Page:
By Beth David, Editor
Organizers, veterans, parade watchers, and all comers expressed gratitude for being able to hold the Veterans Day parade last week in Fairhaven, after last year’s parade was canceled due to the pandemic.
Emcee George Brownell noted that three parades were missed.
“I know that everyone behind me has been happy to march and come out today, especially on such a beautiful day,” said Mr. Brownell.
He said this year is special because it marks the 100th anniversary of the Tomb of the Unknown Soldier. Through all wars since 1921, a soldier has been added to represent each war. The Vietnam solder was eventually identified through DNA.
If you were born after 1948, said Mr. Brownell, a sentinel has been guarding the tomb evey second of every day of your life.
Deven Robitaille, Commander of VFW Tuttle Post 7239 in Acushnet told the crowd that she has organized the essay contest for students, but never wrote one herself, so this year she did. The topic for middle school students was “How do I be a good American?”
Cmdr. Robitaille said that first it means to show up.
“We need to become civically engaged, pick up litter, go to city or town hall meetings, interact with your elected leaders,” she said, and hold them and yourself accountable.
Vote, she said, and noted the struggles women had to go through to get the right to vote.
Speak out against injustice and celebrate each other’s accomplishments, said Cmdr. Robitaille.
“In order to preserve the American Dream and be good Americans, we as a general public must show up and be heard,” she said.
High school students were asked “Where do we go from here?”
“I say UP,” said Cmdr. Robitaille.
She said we need to respect each other and our differences and learn from one another. She also said we need to listen to each other.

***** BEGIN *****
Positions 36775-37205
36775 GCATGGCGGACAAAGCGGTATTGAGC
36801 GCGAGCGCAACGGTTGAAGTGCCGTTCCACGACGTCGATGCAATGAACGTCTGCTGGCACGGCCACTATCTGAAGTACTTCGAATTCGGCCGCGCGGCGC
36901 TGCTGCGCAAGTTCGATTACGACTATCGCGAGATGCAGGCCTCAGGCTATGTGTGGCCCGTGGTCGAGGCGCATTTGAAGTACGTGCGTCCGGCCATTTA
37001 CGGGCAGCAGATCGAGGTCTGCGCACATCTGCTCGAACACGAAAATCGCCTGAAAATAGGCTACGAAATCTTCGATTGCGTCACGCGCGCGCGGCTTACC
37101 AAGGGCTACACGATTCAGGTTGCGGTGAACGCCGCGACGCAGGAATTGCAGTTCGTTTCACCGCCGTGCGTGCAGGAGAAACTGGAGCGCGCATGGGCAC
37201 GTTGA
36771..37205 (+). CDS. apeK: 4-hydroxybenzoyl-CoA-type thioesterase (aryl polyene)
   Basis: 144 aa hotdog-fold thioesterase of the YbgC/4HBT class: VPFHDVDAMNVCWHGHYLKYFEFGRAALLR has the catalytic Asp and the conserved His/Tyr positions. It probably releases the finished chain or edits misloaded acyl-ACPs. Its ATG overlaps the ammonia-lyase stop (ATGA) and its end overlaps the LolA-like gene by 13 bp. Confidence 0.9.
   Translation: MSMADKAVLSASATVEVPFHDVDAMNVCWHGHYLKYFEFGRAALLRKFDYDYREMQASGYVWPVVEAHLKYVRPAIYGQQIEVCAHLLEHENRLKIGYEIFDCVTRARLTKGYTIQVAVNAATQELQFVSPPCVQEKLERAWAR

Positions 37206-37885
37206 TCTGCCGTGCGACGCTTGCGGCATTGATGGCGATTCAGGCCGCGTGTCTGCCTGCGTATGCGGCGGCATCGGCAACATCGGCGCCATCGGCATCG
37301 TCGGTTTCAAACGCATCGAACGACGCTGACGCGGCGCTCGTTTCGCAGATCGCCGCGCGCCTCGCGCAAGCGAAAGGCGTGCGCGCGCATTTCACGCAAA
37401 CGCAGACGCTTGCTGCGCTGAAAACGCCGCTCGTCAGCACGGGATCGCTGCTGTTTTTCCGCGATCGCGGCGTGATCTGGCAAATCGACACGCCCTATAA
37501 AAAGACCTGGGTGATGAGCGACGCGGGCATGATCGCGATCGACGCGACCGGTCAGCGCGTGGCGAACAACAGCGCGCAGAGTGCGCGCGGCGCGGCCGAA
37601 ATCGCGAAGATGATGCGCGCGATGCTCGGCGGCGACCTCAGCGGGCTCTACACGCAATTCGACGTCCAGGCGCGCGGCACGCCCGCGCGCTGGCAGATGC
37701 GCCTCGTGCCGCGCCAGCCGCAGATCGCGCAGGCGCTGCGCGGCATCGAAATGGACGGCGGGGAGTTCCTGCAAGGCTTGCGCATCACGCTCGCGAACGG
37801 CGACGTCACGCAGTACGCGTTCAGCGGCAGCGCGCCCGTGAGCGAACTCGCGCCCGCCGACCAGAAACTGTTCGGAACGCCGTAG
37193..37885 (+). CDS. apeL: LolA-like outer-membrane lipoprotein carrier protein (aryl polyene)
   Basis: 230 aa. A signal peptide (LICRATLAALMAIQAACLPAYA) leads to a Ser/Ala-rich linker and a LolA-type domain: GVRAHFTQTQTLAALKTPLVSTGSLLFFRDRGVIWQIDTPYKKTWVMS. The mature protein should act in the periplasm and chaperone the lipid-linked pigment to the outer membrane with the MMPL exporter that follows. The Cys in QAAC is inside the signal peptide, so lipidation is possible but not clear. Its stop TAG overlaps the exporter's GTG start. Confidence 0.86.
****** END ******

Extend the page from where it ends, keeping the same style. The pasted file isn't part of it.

“Take care of each other, and be kind,” said Cmdr. Robitaille. “Kindness is free. Free to give and free to receive, so start spreading it because the world needs more of it.”
She also urged the public to support veterans, noting that the VFWs and American Legions have lost about 100,000 members a year for the last 10 years. Veterans are one percent of the population that toed the line and “selflessly devoted themselves to our freedom.”
“If it wasn’t for them, we couldn’t be us,” she said. “Engage them, support them and thank them. Let’s go up together as one united country.”
The ceremony also included Fairhaven Veterans Agent Brad Fish reading the proclamation from the governor for this year’s veterans day, the National Anthem, taps, and an invocation by Senior Chief Larry Jones.
The public was invited to a free brunch at the VFW on Middle Street after the ceremony.
Along the route, which started at Benoit Square and ended at the high school, people of all ages watched as the parade marched by. A couple of hundred people joined the ceremony at the high school, which included the raising of the “Big Flag,” the 30×50 foot flag commissioned by the Fairhaven Alumni Association.
Dan Morris, a Marine veteran, said he was there to show support for veterans as he waited for his young grandson to arrive. Mr. Morris said he marched in his share of parades in the past.
Siblings Daniel, Quinn, Noah and Blake, ages two to five years old, were excited to see the parade. Only Daniel, the eldest, had an “inkling” of what Veterans Day and the parade actually mean, said his mother Meghan. Daniel is just starting to learn about Veterans Day in school, and about all the people who keep us safe.
Daniel simply said he was there “to see the parade.”
A video of the event is available on demand on the Fairhaven Community Media website at FairhavenTV.com
Click here to download the entire 11/18/21 issue: 11-18-21 VeteransParade
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